An additional important mechanistic difference in regulation of SREBP activity in S. pombe and A. fumigatus compared to mammalian cells is at the level of proteolytic cleavage. S. pombe and A. fumigatus SREBP pathways lack homologs of S1p and S2p. Sre1 is activated by a different mechanism requiring golgi resident defective in sre1 cleavage (Dsc) proteins which form a complex collectively referred to as the Dsc complex that encode components of an E3 ligase (Stewart et al., 2011). Homologs of S. pombe Dsc1-4 are present in the A. fumigatus genome (dscA-D) and genetic null mutants largely phenocopy the A. fumigatus srbA genetic null mutant including important azole drug and virulence phenotypes (Willger et al., 2012). For example, loss of DscA significantly reduces SrbA N terminus protein levels in normoxia and hypoxia and mRNA levels of known SrbA target genes including cyp51A. Phenotypes of ΔdscA could largely be rescued by ectopic expression of the SrbA N terminus, amino acid residues 1-425. These data link Dsc proteins with regulation of SrbA function in A. fumigatus.

Recently, a homolog of S. pombe Dsc5, another component of the Dsc complex, was characterized (dscE) in A. nidulans and showed to be essential for low oxygen survival in this model organism. A. nidulans dscE has a UAS and UBX domain at the C terminus, similar to S. pombe Dsc5 (Stewart et al., 2012; Bat-Ochir et al., 2016). Interestingly, non-sense mutation in UAS domain of dscE results in loss of function of this key hypoxia regulator indicating a role of the UAS and possibly downstream UBX domain of DscE in hypoxia fitness, similar to the mechanism of Sre1 cleavage in S. pombe (Bat-Ochir et al., 2016). The UBX domain is known to interact with Cdc48, a major regulator of the Endoplasmic Reticulum Associated Degradation (ERAD) pathway (reviewed in Stolz et al., 2011). In S. pombe, the UBX domain of Dsc5 is essential for recruitment of Cdc48 to Dsc2, a component of the Dsc complex; however, this recruitment is intriguingly dispensable for Sre1 cleavage (Stewart et al., 2012). It is worth noting that loss of Cdc48 is indispensable for Sre1 cleavage in S. pombe. Thus, further studies are needed to confirm if Cdc48 is recruited to other components of the Dsc complex apart from Dsc2 in a Dsc5-UBX domain independent manner or if expression and not recruitment is essential for its function in Sre1 cleavage. At this time, the role of the UAS domain of Dsc5/DscE is not completely understood. Future studies will determine if the UAS domain has a role in recruitment of Cdc48 or association of Dsc5 to other components of Dsc complex.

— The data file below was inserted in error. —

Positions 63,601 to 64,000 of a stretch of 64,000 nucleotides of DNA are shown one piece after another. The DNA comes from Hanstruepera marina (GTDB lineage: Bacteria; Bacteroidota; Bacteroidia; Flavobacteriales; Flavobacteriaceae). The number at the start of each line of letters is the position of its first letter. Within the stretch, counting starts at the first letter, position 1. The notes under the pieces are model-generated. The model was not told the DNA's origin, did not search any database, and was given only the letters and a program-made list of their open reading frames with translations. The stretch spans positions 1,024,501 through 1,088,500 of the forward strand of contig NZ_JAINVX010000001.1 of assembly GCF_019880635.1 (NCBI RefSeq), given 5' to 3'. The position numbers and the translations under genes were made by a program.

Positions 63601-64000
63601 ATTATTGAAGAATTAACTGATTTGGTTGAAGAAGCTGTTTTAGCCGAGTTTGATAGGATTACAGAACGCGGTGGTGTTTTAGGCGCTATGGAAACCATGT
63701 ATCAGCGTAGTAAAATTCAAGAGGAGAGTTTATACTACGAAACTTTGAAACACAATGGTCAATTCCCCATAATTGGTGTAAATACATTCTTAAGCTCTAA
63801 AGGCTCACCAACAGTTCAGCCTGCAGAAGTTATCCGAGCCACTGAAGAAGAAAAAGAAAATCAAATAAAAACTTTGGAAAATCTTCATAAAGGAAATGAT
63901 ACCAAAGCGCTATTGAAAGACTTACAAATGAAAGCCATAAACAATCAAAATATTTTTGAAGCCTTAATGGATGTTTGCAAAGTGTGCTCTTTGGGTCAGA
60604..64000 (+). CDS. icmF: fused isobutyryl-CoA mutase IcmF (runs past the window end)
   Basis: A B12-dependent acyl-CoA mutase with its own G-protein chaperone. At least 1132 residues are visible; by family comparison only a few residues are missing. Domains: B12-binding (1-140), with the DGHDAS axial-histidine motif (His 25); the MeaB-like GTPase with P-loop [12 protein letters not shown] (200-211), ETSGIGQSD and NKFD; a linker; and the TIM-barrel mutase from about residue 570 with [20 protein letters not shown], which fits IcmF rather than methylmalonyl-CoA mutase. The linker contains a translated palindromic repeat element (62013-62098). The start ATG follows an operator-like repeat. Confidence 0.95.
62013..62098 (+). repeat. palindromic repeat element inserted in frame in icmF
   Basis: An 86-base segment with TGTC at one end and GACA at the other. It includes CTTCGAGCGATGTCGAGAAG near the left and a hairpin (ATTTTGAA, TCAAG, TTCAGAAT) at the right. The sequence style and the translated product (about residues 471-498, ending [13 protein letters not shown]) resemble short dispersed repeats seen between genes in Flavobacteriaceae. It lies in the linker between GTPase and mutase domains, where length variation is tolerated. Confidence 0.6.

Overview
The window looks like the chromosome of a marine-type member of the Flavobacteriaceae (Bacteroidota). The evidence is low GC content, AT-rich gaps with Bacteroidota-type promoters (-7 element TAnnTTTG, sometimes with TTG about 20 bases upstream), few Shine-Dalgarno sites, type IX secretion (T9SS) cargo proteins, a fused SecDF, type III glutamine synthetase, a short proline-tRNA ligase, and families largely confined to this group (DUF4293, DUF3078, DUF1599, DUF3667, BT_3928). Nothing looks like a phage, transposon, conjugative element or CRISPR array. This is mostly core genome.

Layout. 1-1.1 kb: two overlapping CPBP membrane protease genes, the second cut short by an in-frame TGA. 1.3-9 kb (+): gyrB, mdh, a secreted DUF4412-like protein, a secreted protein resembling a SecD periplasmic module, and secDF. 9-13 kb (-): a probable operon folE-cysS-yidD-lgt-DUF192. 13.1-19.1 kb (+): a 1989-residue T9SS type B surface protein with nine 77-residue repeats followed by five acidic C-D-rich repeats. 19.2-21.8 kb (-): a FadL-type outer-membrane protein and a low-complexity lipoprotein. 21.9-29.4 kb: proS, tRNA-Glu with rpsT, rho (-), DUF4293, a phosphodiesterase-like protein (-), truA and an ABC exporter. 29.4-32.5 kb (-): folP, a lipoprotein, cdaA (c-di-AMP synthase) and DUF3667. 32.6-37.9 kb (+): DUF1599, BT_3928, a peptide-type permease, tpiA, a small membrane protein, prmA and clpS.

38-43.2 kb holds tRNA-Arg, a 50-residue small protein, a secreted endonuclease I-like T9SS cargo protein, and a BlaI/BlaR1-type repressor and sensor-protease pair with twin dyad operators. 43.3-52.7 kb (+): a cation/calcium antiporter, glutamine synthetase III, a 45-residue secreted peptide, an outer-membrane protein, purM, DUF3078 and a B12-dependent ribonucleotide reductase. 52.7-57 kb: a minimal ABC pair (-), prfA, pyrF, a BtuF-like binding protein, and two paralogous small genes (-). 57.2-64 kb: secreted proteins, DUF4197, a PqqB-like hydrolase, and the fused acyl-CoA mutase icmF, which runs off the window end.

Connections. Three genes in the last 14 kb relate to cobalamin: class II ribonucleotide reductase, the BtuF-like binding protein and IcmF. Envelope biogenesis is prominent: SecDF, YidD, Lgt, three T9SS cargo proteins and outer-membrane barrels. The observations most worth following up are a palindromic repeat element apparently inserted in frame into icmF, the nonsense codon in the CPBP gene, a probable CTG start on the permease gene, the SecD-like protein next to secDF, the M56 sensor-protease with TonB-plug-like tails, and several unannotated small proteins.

Consequently, the mechanism of Sre1 and SrbA cleavage remains to be fully elucidated. Recently, a rhomboid protease Rbd2 has been suggested to be necessary for cleavage and activation of Sre1 in S. pombe (Kim et al., 2015). Further mechanistic studies are necessary to determine the exact role of Rbd2 and other yet unidentified mechanisms for cleavage and activation of Sre1 in fission yeast. Recently two proteases including an Rbd2 homolog – rbdB and sppA - have been identified in Neurospora crassa and A. fumigatus mediating the cleavage of SrbA (Figure 2) (Bat-Ochir et al., 2016; Dhingra et al., 2016; Vaknin et al., 2016). How SrbA interacts with the Dsc complex, RbdB and SppA is an important area of ongoing research. It is important to note that canonically both rhomboid protease and aspartyl protease cleave the intramembrane domains and/or near the N terminal site of their substrates through regulated intramembrane proteolysis (Lohi et al., 2004; Ha et al., 2013; reviewed in Sun et al., 2016). In A. fumigatus both proteases appear essential for SrbA activation, thus future experiments will reveal if their functions are conserved or if they act in a non-canonical fashion. It is important to note that the DscE3 complex and SppA are golgi and ER resident localized proteins respectively (Stewart et al., 2011; Willger et al., 2012; Bat-Ochir et al., 2016). Thus, it is unclear if the processing of nascent SrbA happens in ER or if it is a dynamic process requiring anterograde and retrograde transport from ER to golgi and vice versa (Figure 2). Additionally, in mammals, SREBP cleavage in the ER lumen by S1P is a prerequisite for S2P activity, thus additional, yet unidentified, proteases may be involved in activation of SrbA (reviewed in Sun et al., 2016). As mammals and A. fumigatus have a distinct mechanism of SREBP activation, molecular dissection of SrbA proteolytic cleavage in A. fumigatus is an important area of future investigation to fully understand sterol biosynthesis and harness this pathway for novel therapeutic development.

FIGURE 2